We all have our coping mechanisms, okay? Literature is mine.
The rest is pretty unremarkable. Lots of consent forms signed, lots of medical history repeated aloud. My anesthesiologist was foreign, and his accent was completely and utterly inaccessible. I had NO idea what he was saying to me. I could tell my bafflement was frustrating for him, and I felt badly - I know I don't speak ANY of his language, (something middle eastern), so how dare I judge how he spoke mine?! He was replaced by a shorter, also foreign but with more recognizable English, anesthesiologist. Then the doctor arrived, and I went through more consent forms. Then my smiling anesthesiologist showed up again to shoot something into my IV to "relax me" before we went into the surgical suite. I was rolled down the hallways, and into the suite. I stared up at the large silver heat-reflecting disks on the ceiling, and then looked over at the surgical table and said "Do you guys want me to get up onto that?" and that's the last thing I remember.
"Relax me." Hah.
I woke up in a recovery room with "You Can Call Me Al" by Paul Simon playing in a tinny loop on the speakers. I woke up literally telling the nurse at the foot of my bed about how when I was 15 I left home and went to work for a summer as an au pair and the father of the little boy I was taking care of used to call me Al (for Pacino from ScarFace), because I had a really bad cut across one cheek that summer. She told me I should switch to a better dream.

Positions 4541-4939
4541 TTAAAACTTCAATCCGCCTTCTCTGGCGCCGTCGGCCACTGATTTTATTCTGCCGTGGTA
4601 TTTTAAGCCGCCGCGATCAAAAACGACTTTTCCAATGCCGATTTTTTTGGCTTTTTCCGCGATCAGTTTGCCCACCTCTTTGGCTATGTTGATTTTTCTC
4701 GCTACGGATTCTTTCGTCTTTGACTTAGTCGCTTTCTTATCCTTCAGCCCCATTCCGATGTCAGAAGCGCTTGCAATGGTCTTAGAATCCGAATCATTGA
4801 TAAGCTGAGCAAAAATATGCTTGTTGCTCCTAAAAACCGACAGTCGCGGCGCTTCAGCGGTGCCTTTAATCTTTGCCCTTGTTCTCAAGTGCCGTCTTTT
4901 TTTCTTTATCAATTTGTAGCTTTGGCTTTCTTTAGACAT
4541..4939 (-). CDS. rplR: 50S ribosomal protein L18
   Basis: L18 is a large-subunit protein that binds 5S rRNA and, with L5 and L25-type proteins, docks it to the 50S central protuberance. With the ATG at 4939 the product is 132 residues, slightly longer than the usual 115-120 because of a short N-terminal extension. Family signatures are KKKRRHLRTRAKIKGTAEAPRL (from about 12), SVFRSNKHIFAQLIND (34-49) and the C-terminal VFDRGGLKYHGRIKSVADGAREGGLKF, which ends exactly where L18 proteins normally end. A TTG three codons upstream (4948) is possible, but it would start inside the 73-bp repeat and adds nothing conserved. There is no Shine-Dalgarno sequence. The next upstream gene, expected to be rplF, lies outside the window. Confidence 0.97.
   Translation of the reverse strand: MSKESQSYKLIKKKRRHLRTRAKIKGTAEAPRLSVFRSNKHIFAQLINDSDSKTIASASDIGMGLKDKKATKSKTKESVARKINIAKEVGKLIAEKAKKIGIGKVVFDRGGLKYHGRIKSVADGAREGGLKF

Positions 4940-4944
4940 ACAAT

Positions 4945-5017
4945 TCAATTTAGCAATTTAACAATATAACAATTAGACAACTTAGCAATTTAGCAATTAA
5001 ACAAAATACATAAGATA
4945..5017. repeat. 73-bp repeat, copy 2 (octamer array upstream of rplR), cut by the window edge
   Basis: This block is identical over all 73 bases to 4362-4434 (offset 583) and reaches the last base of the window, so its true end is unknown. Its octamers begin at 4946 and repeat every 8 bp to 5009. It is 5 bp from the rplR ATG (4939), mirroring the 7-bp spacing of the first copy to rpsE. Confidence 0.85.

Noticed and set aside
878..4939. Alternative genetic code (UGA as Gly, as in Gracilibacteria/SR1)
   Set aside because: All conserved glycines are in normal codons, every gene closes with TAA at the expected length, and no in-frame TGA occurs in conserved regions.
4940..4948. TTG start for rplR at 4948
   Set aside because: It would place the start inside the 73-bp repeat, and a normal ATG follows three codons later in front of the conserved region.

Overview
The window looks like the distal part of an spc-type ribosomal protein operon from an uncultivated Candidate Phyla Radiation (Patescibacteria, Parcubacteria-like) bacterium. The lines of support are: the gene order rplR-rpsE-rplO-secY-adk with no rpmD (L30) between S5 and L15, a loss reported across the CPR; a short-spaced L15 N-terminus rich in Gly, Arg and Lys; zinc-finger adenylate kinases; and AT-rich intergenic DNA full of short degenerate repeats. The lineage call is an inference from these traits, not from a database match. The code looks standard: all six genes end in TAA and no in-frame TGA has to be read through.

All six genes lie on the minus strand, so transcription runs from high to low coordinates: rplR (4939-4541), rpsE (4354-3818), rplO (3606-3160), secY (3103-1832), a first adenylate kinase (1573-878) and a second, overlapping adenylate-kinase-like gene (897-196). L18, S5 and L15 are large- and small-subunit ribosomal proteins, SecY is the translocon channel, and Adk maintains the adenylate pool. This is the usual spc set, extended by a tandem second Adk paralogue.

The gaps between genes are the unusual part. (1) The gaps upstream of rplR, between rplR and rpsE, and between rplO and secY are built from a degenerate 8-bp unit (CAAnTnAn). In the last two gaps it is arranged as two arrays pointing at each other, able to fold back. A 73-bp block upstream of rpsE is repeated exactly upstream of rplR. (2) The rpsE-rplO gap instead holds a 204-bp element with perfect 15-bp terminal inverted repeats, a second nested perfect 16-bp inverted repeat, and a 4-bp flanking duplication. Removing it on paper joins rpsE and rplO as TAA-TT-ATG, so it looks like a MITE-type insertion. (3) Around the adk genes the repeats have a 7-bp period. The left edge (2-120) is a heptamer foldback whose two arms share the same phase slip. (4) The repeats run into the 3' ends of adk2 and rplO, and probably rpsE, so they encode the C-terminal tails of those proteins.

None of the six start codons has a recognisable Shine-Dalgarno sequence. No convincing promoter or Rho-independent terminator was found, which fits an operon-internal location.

Horrifyingly, this made it obvious to me, even in my muzzy state of awareness, that I had been talking for some time without any control over what I'd been saying, or, even worse, any MEMORY.
Oh god oh god oh god. That poor nurse.
And apart from describing the awfulness of the cramps that the pitocin they had given me were causing, (which I won't), or the after care with Sandy and the nice nurse who gave me soup and crackers and a ginger ale and helped me figure out how my legs worked again, (very important stuff), there isn't much to tell.
I was pregnant for 9 weeks. The embryo only ever grew to 6.3 week's size. So. We cry. We talk. We heal. We try again.
Thank you to all of you who sent congratulations and all the others who after hearing the bad news sent your concern and affection. It means a lot. I'm sorry if I don't respond to all of you individually - it's been a pretty rough 24 hours, (as you now know), and I'm tired, physically, mentally and emotionally. So if you don't hear from me, please know I have read every note, message, IM, email, and text, and they've all touched me.
Sandy and I are both going to be okay.